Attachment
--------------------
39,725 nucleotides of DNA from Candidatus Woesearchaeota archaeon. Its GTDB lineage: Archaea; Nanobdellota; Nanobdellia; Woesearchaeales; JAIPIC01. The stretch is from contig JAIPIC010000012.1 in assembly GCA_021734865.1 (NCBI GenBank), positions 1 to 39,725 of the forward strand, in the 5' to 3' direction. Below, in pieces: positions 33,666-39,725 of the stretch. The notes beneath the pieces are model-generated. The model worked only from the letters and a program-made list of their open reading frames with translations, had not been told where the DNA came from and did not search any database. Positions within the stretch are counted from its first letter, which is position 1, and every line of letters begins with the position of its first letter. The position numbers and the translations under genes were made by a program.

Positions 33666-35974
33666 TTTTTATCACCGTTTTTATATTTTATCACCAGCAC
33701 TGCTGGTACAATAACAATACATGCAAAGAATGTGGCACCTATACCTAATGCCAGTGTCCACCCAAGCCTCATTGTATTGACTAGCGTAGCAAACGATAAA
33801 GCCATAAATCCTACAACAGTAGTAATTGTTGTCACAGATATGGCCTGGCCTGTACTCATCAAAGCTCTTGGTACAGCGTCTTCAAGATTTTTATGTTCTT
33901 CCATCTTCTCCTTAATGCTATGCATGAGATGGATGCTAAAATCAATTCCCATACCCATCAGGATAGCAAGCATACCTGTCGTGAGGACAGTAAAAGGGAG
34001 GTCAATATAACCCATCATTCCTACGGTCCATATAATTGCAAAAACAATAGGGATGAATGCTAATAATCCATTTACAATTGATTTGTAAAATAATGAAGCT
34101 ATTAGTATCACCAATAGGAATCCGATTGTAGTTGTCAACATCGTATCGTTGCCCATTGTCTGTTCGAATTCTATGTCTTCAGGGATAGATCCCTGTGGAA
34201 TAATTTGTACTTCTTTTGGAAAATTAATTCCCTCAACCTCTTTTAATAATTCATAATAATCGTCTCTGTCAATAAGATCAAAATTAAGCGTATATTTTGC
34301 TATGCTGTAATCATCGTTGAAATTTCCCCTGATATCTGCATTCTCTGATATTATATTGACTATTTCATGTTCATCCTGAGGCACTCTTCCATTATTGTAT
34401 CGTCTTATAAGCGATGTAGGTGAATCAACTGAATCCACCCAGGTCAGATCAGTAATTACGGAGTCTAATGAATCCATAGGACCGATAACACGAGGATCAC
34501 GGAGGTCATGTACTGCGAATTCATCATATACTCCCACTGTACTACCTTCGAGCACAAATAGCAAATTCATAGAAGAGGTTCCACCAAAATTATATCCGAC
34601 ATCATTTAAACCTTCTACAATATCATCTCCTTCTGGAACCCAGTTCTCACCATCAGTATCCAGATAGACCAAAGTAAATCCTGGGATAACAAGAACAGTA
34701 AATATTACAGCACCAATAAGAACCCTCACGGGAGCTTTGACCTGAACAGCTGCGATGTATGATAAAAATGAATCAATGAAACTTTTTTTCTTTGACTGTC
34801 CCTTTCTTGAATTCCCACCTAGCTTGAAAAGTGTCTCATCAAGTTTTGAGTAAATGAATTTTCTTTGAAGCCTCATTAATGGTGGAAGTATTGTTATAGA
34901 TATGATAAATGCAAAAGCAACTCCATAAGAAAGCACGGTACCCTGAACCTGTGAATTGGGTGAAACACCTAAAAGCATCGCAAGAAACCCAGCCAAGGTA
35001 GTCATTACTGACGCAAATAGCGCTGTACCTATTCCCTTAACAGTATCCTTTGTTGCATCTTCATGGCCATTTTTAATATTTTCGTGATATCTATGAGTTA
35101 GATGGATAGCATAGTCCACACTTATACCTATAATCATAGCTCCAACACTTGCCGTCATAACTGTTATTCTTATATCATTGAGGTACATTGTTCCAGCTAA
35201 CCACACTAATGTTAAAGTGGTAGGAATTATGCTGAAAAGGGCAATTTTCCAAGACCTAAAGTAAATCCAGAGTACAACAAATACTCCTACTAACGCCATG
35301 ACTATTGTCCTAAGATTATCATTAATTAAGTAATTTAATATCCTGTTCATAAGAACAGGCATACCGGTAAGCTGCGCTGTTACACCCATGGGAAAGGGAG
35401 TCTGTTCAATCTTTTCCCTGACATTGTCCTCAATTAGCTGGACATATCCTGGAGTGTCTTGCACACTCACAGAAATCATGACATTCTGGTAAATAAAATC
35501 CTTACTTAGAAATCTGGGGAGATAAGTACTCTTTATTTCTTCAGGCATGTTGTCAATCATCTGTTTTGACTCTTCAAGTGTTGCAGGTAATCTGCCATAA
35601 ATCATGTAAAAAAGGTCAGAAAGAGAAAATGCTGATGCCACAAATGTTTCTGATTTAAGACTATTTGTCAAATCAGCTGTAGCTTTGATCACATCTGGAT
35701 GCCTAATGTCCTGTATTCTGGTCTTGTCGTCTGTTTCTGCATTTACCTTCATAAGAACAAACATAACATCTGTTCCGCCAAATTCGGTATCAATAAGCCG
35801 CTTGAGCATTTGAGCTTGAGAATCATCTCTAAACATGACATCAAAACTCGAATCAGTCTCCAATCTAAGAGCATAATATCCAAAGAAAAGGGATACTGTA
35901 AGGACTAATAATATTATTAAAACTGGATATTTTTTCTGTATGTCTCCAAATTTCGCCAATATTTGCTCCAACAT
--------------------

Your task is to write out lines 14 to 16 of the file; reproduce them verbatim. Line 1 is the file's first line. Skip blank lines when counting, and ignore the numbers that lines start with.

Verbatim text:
34701 AATATTACAGCACCAATAAGAACCCTCACGGGAGCTTTGACCTGAACAGCTGCGATGTATGATAAAAATGAATCAATGAAACTTTTTTTCTTTGACTGTC
34801 CCTTTCTTGAATTCCCACCTAGCTTGAAAAGTGTCTCATCAAGTTTTGAGTAAATGAATTTTCTTTGAAGCCTCATTAATGGTGGAAGTATTGTTATAGA
34901 TATGATAAATGCAAAAGCAACTCCATAAGAAAGCACGGTACCCTGAACCTGTGAATTGGGTGAAACACCTAAAAGCATCGCAAGAAACCCAGCCAAGGTA